1. Was “Provenance” your first novel?

Yes. I had never written fiction before. I had this idea in my head and was like, ok this is a book. There was a writing center in Bethesda where I lived, so I just signed up for a class: “Advanced Novel Writing and Memoir” – and I had never written fiction.  I had written plenty of non-fiction before – a lot of press releases, white papers, backgrounders, everything – but never fiction.  I had to have 35 pages of a working novel to get into this class. So I sat down and wrote 35 pages and got into the class, and from there, the book came. I found five other writers who were about the same stage I was, we formed a writing group, and we shepherded each other through our books. I think in order to be a good writer observation is key, but that’s also true with art, communications, and development.

  1. What is your favorite event that BOPA produces? Or your favorite location that BOPA manages?

Well, it’s gotta be Light City right now. I think what I like the most about Light City is how much of the arts it encompasses. It’s the intellectual part with the Labs; the visual part with the art; it’s the community – all the things that the arts do for a place or people, Light City does. So I have to say, so far, I like it. I like that all of BOPA’s programs are so inclusive. Having worked at the Hirshhorn which was very exclusive – this is my preference. I want to see how art touches people. Walking around the harbor and seeing people react to the art installations was just addictive. The only thing I like better than that is talking to the artists, and them telling me what they’re experiencing and how they’re communicating that to the rest of the world.

2017 Rubys Artist Project Grants
in Literary Arts and Visual Arts

Attention painters, sculptors, photographers, poets, and writers! The Rubys are project-based funding of up to $10,000 for regional artists at any stage of their career to support the creation of innovative artistic projects.

Application opens for proposals: June 1, 2017
Deadline to apply: July 31, 2017

Learn more at the grants at: http://www.baltimoreculture.org/rubys/apply

Attend a grant workshop to learn about the application process as well as about general grantwriting tips and strategies. The workshop lasts about an hour and had ample opportunity for questions from artists. Workshops are open to all and free to attend. Upcoming grant workshops have been scheduled as follows:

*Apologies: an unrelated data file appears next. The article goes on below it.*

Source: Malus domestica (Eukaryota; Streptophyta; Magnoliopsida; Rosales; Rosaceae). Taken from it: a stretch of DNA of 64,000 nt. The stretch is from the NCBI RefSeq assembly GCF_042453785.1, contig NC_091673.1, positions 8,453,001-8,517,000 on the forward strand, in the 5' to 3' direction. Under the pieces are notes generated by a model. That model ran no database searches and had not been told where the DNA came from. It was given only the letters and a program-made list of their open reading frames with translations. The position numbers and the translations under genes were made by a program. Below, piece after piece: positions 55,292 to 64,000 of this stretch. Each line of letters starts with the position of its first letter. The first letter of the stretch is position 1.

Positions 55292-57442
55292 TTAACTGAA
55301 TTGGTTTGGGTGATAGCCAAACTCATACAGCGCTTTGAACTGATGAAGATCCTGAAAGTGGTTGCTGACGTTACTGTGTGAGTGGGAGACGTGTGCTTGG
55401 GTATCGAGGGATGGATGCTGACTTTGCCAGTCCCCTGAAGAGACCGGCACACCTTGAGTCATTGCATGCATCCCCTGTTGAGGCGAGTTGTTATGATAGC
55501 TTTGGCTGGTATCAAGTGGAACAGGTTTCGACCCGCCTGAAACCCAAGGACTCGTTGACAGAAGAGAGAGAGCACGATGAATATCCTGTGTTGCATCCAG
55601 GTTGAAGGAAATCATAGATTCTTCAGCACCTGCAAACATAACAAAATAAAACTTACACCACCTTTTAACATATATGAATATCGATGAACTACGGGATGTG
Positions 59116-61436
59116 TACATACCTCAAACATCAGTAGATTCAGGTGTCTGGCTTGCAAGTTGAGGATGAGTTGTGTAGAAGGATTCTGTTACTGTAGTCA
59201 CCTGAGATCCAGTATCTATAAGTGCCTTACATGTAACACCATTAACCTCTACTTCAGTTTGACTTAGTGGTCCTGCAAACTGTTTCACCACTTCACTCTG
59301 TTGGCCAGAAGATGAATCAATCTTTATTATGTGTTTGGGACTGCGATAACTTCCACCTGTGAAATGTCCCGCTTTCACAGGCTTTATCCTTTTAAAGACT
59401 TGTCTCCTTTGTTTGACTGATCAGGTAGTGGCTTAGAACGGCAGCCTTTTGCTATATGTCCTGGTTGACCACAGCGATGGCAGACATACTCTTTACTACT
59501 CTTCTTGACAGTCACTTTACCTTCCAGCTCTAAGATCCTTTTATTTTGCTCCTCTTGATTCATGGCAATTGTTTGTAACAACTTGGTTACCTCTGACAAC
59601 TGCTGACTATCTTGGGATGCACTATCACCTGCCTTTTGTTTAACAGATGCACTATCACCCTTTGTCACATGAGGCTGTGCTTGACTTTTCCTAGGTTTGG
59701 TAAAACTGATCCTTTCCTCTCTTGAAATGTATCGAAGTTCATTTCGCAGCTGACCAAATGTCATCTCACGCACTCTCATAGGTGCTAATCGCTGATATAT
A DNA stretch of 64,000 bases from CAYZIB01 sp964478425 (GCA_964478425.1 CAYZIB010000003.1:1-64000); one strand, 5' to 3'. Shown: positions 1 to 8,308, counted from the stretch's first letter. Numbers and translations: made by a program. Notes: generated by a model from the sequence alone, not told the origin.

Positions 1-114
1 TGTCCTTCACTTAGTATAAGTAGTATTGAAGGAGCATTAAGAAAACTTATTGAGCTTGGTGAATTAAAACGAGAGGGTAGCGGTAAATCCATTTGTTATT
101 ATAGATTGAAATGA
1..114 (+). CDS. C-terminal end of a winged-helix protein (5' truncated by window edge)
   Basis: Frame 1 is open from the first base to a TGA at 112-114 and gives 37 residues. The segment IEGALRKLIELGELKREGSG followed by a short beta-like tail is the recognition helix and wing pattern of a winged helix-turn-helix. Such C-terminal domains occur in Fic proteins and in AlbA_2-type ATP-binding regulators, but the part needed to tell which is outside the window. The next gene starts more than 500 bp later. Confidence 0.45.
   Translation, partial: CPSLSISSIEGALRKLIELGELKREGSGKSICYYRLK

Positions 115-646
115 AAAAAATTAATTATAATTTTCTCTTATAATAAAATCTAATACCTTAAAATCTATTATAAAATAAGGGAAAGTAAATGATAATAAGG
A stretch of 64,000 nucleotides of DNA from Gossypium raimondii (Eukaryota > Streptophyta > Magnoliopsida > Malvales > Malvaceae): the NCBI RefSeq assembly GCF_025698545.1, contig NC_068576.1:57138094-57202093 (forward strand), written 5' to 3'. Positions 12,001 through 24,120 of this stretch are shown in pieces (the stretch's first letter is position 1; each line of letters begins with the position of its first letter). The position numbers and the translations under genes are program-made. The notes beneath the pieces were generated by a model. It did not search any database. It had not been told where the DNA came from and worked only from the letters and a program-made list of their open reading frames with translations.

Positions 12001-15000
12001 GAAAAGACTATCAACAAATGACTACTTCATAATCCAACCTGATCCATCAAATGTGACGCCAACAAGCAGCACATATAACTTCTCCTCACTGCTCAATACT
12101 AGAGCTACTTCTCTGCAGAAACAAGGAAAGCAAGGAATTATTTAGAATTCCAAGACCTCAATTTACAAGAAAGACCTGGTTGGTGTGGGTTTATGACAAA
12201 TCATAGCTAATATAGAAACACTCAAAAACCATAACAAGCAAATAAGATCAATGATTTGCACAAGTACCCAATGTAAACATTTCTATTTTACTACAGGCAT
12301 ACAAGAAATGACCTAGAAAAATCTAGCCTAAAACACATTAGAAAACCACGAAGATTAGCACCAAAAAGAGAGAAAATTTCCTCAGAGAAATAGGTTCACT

Tuesday, June 6 @ 6pm
Motor House, 120 W. North Ave, 3rd floor, Baltimore 21201

Monday, June 12 @ 6pm
Howard County Arts Council, 8510 High Ridge Rd, Ellicott City 21043

Thursday, July 13 @ 6pm
Motor House, 120 W. North Ave, 3rd floor, Baltimore 21201

RSVP for a workshop here.

Virginia Center for the Creative Arts Residency
Deadline Approaching!
Apply now for the opportunity to become a Creative Fellow
 

Image: Studio barns at the Virginia Center for the Creative Arts. Photo credit: Margaret Ingraham.

 
The Mid Atlantic Arts Foundation, through its Creative Fellowships program, annually supports residencies for writers, composers, and visual artists at the Virginia Center for the Creative Arts. The visiting artist is provided with a private studio, room and board, and the company of other artists from around the nation, for an intensive period of self-guided creative exploration and development. In addition to sponsorship support, a modest travel subsidy is awarded to the selected artist.Interested artists in Delaware, Maryland, New York, and West Virginia should apply directly to the Virginia Center for the Creative Arts. For residencies occurring in the 2017 calendar year, support is still available for artists from Delaware and West Virginia. Artists interested in being considered should apply directly to the colony. More information is available here.

The next deadline for applications is May 15, 2017.

Mid Atlantic Arts Foundation also provides support for residencies at the Millay Colony for the Arts through its Creative Fellowships program for artists residing in the District of Columbia, New Jersey, Pennsylvania, Virginia, and the U.S. Virgin Islands.

Want to learn more about the Creative Fellowships?  We’ve updated our website with a program overview and FAQ page. For more information, please click here.

Image: Studio barns at the Virginia Center for the Creative Arts. Photo credit: Margaret Ingraham.

The Urban Arts Leadership Program (UALP) is a program of the Greater Baltimore Cultural Alliance (GBCA) and was designed to increase the participation of groups that have been historically underrepresented, particularly those of color, in the management of cultural and artistic organizations.

UALP is a pipeline for high achieving young leaders (college seniors or recent graduates) who have demonstrated a strong commitment to this goal. The Program offers professional development, networking opportunities, and paid Fellowship placements to aspiring arts administrators. Equally important, UALP offers Fellowship Host organizations tools and training that support institutional changes that encourage greater equity and inclusion.

The development of UALP has been guided by community input and the participation of more than 30 administrators from partnering cultural organizations. It is an immediate response to the needs of early career professionals and is meant to strengthen the cultural field.